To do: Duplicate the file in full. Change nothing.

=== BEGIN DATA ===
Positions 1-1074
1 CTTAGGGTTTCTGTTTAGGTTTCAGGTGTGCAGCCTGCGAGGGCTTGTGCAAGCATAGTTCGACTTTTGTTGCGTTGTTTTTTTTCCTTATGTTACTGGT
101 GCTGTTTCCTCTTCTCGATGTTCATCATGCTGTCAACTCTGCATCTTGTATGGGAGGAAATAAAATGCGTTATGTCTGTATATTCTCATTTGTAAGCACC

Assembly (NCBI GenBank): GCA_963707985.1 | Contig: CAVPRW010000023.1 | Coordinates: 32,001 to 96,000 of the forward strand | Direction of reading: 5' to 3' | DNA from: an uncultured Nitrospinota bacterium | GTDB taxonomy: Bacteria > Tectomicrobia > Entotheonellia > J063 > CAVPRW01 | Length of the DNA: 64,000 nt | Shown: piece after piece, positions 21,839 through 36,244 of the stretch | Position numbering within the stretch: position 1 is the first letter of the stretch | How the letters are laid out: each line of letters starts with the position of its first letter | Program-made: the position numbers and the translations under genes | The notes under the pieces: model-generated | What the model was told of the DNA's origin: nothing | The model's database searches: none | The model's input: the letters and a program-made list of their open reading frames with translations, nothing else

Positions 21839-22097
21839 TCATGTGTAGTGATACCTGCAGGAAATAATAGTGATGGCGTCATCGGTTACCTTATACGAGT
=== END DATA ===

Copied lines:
Positions 1-1074
1 CTTAGGGTTTCTGTTTAGGTTTCAGGTGTGCAGCCTGCGAGGGCTTGTGCAAGCATAGTTCGACTTTTGTTGCGTTGTTTTTTTTCCTTATGTTACTGGT
101 GCTGTTTCCTCTTCTCGATGTTCATCATGCTGTCAACTCTGCATCTTGTATGGGAGGAAATAAAATGCGTTATGTCTGTATATTCTCATTTGTAAGCACC

Assembly (NCBI GenBank): GCA_963707985.1 | Contig: CAVPRW010000023.1 | Coordinates: 32,001 to 96,000 of the forward strand | Direction of reading: 5' to 3' | DNA from: an uncultured Nitrospinota bacterium | GTDB taxonomy: Bacteria > Tectomicrobia > Entotheonellia > J063 > CAVPRW01 | Length of the DNA: 64,000 nt | Shown: piece after piece, positions 21,839 through 36,244 of the stretch | Position numbering within the stretch: position 1 is the first letter of the stretch | How the letters are laid out: each line of letters starts with the position of its first letter | Program-made: the position numbers and the translations under genes | The notes under the pieces: model-generated | What the model was told of the DNA's origin: nothing | The model's database searches: none | The model's input: the letters and a program-made list of their open reading frames with translations, nothing else

Positions 21839-22097
21839 TCATGTGTAGTGATACCTGCAGGAAATAATAGTGATGGCGTCATCGGTTACCTTATACGAGT